Home / Science / Elon Musk says SpaceX’s first trip to Mars could fly in 4 years

Elon Musk says SpaceX’s first trip to Mars could fly in 4 years

SpaceX is almost ready to start building a permanent human settlement on Mars with its huge Starship rocket.

The private spaceflight company is on track to launch its first unmanned mission to Mars in less than four years, SpaceX founder and CEO Elon Musk told the Mars Society International Convention on Friday (Oct.16).

“I think we have a chance to fight to make that second transfer window to Mars,” Musk said in a discussion with Mars Society founder Robert Zubrin. You can watch a replay of the speech here.

That window Musk refers to is a launch opportunity that comes up every 26 months for the mission to Mars. NASA, China and the UAE launched missions to Mars in July of this year. The next window opens in 2022 with Musk referencing the Mars launch opportunity in 2024.

The mission will be launched on the Red Planet in a SpaceX Starship vehicle, a reusable combo of rockets and spacecraft that is currently under development at the South Texas facility. SpaceX is also planning to use Starship for missions to the moon starting in 2022, as well as point-to-point travel around the Earth.

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Musk has long argued that humans need to establish a permanent and self-sustaining presence on Mars to ensure “the continuity of consciousness as we know it”, in the event that planet Earth is left uninhabitable by something like nuclear war or a asteroid attack.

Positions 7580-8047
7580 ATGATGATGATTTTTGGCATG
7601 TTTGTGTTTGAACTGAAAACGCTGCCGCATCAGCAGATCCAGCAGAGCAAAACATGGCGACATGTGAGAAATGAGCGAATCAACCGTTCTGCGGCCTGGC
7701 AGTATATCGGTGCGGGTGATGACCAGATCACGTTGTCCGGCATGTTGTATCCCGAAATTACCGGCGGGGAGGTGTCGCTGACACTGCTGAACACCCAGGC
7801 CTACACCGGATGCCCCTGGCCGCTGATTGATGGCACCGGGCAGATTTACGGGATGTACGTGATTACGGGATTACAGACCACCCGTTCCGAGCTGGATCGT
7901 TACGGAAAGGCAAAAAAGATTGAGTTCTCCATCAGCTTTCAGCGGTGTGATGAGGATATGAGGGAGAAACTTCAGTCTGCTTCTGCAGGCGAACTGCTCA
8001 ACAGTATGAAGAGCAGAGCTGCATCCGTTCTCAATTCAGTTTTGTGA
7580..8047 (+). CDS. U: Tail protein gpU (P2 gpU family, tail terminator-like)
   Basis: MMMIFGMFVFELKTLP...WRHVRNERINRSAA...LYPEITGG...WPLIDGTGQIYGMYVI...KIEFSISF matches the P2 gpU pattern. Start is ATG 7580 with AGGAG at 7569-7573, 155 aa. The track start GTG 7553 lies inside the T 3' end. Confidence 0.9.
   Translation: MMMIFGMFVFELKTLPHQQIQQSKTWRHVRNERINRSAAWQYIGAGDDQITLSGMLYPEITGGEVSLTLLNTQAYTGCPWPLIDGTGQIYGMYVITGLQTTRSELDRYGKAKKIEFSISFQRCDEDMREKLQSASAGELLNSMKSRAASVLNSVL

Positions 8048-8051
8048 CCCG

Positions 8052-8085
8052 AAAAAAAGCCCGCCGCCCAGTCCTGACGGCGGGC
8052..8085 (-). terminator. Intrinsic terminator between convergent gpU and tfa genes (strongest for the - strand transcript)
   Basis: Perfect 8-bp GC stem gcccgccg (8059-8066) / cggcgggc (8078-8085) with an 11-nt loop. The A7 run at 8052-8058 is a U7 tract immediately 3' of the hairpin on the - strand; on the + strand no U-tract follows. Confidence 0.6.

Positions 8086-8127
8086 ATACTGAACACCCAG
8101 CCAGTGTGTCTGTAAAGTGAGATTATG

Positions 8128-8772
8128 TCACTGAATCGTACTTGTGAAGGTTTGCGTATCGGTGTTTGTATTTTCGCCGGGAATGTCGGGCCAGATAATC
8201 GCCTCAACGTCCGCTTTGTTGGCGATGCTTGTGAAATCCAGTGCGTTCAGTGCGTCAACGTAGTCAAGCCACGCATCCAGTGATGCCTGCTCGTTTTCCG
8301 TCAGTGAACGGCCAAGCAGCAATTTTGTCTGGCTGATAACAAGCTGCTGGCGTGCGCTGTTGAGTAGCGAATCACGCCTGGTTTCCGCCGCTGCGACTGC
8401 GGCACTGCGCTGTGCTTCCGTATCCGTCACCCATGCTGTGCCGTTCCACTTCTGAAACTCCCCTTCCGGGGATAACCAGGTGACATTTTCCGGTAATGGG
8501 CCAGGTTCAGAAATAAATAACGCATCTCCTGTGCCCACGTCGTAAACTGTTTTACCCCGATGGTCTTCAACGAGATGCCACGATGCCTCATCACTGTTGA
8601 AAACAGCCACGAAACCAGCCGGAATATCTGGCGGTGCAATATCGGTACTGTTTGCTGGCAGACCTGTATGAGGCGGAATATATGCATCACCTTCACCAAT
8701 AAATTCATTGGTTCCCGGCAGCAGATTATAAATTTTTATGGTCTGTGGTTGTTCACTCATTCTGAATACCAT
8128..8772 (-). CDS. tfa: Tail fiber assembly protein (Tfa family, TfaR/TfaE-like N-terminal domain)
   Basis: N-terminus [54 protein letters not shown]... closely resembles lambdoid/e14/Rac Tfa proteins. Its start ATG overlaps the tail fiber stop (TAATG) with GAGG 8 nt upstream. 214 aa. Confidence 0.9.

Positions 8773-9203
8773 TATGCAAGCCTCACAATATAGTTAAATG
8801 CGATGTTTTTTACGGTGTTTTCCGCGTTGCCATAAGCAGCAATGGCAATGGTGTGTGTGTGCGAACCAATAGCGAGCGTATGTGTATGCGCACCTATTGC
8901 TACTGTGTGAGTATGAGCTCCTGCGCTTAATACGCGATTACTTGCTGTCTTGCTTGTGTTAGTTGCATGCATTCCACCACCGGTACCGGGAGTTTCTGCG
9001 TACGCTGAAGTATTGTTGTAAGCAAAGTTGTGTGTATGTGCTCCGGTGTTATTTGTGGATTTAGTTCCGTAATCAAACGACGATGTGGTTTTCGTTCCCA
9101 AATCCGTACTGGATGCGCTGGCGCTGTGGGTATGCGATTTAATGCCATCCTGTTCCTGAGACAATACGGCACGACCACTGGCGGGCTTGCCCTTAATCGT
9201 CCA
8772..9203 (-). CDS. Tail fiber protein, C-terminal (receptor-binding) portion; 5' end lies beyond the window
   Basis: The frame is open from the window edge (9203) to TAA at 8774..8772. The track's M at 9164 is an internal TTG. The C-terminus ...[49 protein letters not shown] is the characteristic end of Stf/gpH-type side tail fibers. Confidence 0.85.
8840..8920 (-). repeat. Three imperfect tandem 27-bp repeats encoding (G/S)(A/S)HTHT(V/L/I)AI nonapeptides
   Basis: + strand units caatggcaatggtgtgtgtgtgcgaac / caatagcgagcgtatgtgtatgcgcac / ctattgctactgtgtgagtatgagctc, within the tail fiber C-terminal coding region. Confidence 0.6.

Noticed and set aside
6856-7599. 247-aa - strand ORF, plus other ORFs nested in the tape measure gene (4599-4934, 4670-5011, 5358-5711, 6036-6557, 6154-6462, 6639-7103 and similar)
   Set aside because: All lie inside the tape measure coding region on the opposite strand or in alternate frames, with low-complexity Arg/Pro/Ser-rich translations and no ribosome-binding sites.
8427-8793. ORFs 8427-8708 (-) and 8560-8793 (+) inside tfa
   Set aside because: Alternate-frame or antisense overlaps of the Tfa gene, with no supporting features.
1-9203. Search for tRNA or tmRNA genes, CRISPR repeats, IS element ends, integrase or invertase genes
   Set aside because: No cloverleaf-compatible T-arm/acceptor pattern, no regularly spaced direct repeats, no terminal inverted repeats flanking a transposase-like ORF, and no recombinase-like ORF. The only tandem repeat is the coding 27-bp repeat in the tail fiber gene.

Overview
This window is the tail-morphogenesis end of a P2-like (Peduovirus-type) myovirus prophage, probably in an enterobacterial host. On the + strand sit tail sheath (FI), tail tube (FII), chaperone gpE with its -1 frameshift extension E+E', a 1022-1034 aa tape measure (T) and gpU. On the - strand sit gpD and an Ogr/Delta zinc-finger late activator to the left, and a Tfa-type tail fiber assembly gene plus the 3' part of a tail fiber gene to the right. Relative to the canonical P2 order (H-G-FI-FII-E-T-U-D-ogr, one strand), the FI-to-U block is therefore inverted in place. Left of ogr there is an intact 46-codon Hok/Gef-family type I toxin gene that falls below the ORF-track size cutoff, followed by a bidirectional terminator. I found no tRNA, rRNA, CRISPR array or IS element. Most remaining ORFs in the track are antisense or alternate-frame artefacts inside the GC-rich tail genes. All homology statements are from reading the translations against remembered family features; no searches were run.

But SpaceX has no plans to actually build a base on Mars. As a transportation company, its only goal is to ferry cargo (and humans) to and from the Red Planet, facilitating the development of someone else’s Mars base.

“SpaceX is facing the single biggest challenge, which is the transportation system. There are all kinds of other systems that will be needed,” Mars Society founder Robert Zubrin said at the convention.

“My personal hope is that we will see Starship in the stratosphere before the end of this year, and if Elon is right, reach orbit next year or the following year,” Zubrin added. “This will change people’s minds about what’s possible. And then, you know, we’ll have NASA trying to fund the remaining pieces of the puzzle or entrepreneurs coming forward to develop the remaining pieces of the puzzle.”

This SpaceX infographic shows how the company aims to use its Starship interstellar spaceship to transport humans and cargo to and from the Red Planet. (Image credit: SpaceX)

If Musk’s projections are correct – he is known for offering overly ambitious timelines – SpaceX’s first mission to Mars would be launched in the same year that NASA astronauts return to the moon under the Artemis program. SpaceX is also planning to take space tourists on a spaceship mission around the moon in 2023. NASA has also selected SpaceX as one of three commercial teams to develop lunar landers for the Artemis program.

Musk said Friday that if it weren’t for the orbital mechanics that require Mars launches every 26 months, SpaceX “would have maybe a chance to send or try to send something to Mars in three years,” Musk said, adding that Earth and Mars it won’t be in the best position. “But the window is four years away, because they are in different parts of the solar system.”

Musk unveiled plans for SpaceX’s spacecraft plans in 2016. The project aims to launch a 50-meter spacecraft atop a huge booster for deep space missions to the Moon, Mars and elsewhere. Both the spaceship and its Super Heavy upgrade will be reusable.

This year, SpaceX launched two test flights of the spacecraft prototypes, called SN5 and SN6, from its Boca Chica test site in Texas. Those flights reached an altitude of 500 feet (150 meters).

SpaceX is currently preparing another spacecraft prototype, called the SN8, for a 12-mile (20-kilometer) test flight in the near future.

Email Hanneke Weitering at hweitering@space.com or follow her on Twitter @hannekescience. Follow us on Twitter @Spacedotcom and on Facebook.

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